Fujimoto: I think they just gave up on me. (laughs) The others recognized how this was just the kind of person I am, so there was no need for me to pretend to be a good girl. (laughs)
— You were still a teenager. You must have also experienced some painful things; things that troubled you.
Fujimoto: I was never good with group activities, so yes, there were also difficult things. I was spending more time with these members than with my own family… it could get bothersome. But I liked the work itself, so I got over it.
— I’m sure you felt like you had to be constantly alert.
Fujimoto: Non-stop. (laughs)
— Did that not tire you out?
Fujimoto: I believe that’s actually what got me through it. It became a source of motivation.
— Was it not uncomfortable being in the group, not having anyone among its members who you could confide in?
Fujimoto: Me and Yocchan would talk quite a bit thanks to futsal. After we started doing Gatas and the more serious we became about it, the more I could relate to my teammates.
— I would think, though, that your activities in Gatas were quite far removed from the image of the artist that you had envisioned for yourself.
Fujimoto: Well, it was a place for me to showcase just how much I hated to lose. So I enjoyed it — that whole feeling of, “we’re not going to lose to anyone!“
— You would often show facial expressions that one would never think to see coming from an idol.
Fujimoto: At the time, Hello! Project were the top idols. That’s why I had this sense of duty: I felt that we had to be at the top even when it came to futsal. “We’re absolutely not going to lose!“
— What a great sense of duty.
Fujimoto: It was the same as when I was in junior high school. I was in the volleyball club myself, but had we one day played some badminton instead, I would’ve only considered myself a true winner after I’d beaten everyone in the badminton club. (laughs) I didn’t see any point in just being amateurs together. I wanted to beat the pros; go all the way to the very top. That’s why even with futsal, I didn’t see any point in us being just a “celebrity team.”
— Growing up as the youngest of four siblings, you had always hated to lose.
Fujimoto: If I was going to do something, I wanted to make it to the top of that thing. And if I wasn’t doing something, I had no interest whatsoever in that thing. I’m very much an “all or nothing” kind of person.
— A strong will really is essential for idols.
Fujimoto: The moment you stop caring even if you do get buried, that’s exactly what will happen. Being strong-willed is absolutely essential.
— When did you feel like you had finally ensured your position in the group?
Fujimoto: I never did. I was always fighting. As long as you’re an idol, you never get to relax. It’s the same as if you were a samurai. (laughs)
— You certainly brought some stimulus to the post-Golden Era Morning Musume.
Fujimoto: I’m not sure whether or not that stimulus was necessary though. (laughs) But that’s the way it has always been in Morning Musume. Everyone struggles to get those lines and center positions, and that leads to mutual improvement and the strengthening of the group. That course of events led to the Morning Musume of today.
— You were all rivals.
Fujimoto: It’s not enough to just be friends with each other. When you’re rivals with someone, that means you also acknowledge one another. That’s why I think it’s so important.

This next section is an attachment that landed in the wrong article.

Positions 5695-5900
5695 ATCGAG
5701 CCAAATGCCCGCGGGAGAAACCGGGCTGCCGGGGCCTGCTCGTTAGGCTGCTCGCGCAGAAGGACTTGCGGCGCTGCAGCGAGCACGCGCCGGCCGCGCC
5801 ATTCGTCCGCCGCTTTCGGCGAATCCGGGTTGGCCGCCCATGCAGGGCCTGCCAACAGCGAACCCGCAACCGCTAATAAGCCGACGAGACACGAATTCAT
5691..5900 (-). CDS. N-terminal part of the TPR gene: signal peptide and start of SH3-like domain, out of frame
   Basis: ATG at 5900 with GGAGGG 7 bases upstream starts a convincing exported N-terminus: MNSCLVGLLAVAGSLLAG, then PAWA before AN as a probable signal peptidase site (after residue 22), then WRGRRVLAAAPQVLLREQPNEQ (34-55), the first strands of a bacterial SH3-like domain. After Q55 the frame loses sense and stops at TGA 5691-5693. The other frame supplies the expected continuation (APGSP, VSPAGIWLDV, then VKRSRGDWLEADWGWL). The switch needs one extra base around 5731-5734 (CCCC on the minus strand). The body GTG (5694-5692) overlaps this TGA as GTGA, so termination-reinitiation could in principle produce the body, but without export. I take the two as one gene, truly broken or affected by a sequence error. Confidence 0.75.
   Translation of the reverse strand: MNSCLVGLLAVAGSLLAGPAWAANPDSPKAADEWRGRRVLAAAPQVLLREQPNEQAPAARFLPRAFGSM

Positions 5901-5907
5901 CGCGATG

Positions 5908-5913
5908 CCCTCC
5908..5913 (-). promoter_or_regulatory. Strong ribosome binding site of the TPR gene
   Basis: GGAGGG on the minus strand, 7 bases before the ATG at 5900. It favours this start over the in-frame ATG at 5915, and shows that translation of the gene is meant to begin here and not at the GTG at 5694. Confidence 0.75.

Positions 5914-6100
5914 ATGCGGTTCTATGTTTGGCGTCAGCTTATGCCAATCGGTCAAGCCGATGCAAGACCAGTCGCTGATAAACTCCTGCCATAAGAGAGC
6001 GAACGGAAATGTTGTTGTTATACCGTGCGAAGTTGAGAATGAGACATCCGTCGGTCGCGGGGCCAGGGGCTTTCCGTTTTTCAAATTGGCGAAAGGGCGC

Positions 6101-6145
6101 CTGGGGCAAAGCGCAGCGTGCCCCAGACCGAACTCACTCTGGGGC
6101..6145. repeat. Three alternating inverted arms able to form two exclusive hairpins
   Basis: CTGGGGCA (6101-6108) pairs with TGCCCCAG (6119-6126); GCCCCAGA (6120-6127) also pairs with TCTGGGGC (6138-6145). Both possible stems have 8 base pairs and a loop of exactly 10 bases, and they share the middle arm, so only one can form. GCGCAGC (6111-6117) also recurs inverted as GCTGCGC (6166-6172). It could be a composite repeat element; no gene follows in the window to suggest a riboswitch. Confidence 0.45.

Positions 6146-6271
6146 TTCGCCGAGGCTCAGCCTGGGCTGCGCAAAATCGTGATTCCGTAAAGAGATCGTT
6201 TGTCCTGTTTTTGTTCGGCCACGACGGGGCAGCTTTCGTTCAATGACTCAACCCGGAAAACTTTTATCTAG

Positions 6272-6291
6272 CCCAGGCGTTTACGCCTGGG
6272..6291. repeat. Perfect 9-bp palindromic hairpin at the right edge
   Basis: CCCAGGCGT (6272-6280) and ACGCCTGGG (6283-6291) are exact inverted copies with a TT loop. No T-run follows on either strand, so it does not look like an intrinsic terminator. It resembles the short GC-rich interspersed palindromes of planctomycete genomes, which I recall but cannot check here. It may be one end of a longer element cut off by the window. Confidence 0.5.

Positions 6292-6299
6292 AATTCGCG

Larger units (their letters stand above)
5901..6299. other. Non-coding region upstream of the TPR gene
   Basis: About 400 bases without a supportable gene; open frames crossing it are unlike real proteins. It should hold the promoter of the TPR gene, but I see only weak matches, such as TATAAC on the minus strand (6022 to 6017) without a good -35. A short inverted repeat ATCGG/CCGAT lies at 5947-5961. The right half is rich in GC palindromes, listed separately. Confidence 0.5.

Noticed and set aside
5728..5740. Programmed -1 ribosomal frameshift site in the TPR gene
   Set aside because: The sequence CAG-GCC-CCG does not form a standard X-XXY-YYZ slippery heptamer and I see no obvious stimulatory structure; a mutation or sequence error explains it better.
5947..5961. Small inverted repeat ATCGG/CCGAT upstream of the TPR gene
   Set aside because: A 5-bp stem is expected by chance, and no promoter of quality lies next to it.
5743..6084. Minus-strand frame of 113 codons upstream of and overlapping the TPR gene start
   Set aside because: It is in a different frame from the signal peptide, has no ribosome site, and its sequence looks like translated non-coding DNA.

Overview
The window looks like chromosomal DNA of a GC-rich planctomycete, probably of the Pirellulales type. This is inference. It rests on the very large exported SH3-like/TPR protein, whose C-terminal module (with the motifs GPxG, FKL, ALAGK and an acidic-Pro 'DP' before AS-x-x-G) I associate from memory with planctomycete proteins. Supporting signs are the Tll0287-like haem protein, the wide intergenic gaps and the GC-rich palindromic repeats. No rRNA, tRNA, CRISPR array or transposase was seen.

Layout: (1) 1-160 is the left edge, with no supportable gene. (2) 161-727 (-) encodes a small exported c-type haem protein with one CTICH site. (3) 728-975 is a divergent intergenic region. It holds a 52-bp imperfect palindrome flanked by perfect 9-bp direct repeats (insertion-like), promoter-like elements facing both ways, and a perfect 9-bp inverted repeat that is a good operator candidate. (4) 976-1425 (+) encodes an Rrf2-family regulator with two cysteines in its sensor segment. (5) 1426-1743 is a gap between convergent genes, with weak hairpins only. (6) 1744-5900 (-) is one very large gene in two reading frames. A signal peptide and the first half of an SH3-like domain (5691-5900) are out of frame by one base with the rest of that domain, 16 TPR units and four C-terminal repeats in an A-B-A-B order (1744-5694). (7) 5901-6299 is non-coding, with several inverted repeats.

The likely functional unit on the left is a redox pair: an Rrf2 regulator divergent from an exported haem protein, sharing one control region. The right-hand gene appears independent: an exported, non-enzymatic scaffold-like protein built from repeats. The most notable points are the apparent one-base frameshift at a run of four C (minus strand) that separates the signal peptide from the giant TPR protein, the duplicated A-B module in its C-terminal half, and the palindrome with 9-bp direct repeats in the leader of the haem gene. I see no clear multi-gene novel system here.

— And it was Tsunku♂ who decided to put that same, assertive girl into the group.
Fujimoto: That reminds me. On the day I was put into the group, Tsunku♂ said that I was a “detonator.” (laughs) I didn’t really know what he meant by that though…
I didn’t get to talk to him much on a regular basis. It was more that I’d just receive advice from him in recordings, dress rehearsals, and when he came to see our concerts. Times like that, he would often catch on to the changes in my facial expressions.
— He would show his thoughtfulness through your songs as well.
Fujimoto: I was especially surprised by “Joshi Kashimashi Monogatari.” It was like, “You knew that about me? You noticed?” And not just with me, but the other members as well.
— As expected of your producer.
Fujimoto: But it’s not good enough for us to just be produced — after all, we’re the ones doing the performing. We can’t be satisfied with just being told how to express ourselves, but also think how to act by our own selves. We’re given the songs, lyrics, positions, and choreographies. That’s all. With everything else, we have freedom. There’s a good unevenness to the group, so as long as they don’t hold themselves back too much, Morning Musume’s greatness will surely continue to flourish.
— So what were some of the most memorable experiences that the “samurai,” Fujimoto Miki, had in Morning Musume?
Fujimoto: Yaguchi Mari withdrew from the group the day before a concert, and in the evening we all anxiously went over our new line distributions and positions. Even at times like that, the show must go on and you can’t get careless. It was a critical moment for the group, but when we all got through it together it made us even more unified.
— You really are so earnest and serious when it comes to performing.
Fujimoto: One thing I’ve always been consistent about is that if I’m going to do something, I want to do it properly. I’m not trying to be cool about it — I just feel like there’s nothing more embarrassing than doing something in a mediocre way.
— You’re actually surprisingly well-suited for group activities.
Fujimoto: People tended to think that my perspective was too far removed from Morning Musume; that I had a cold attitude towards idol activities; that I didn’t see it as being a team effort. And I used to think that way myself, too.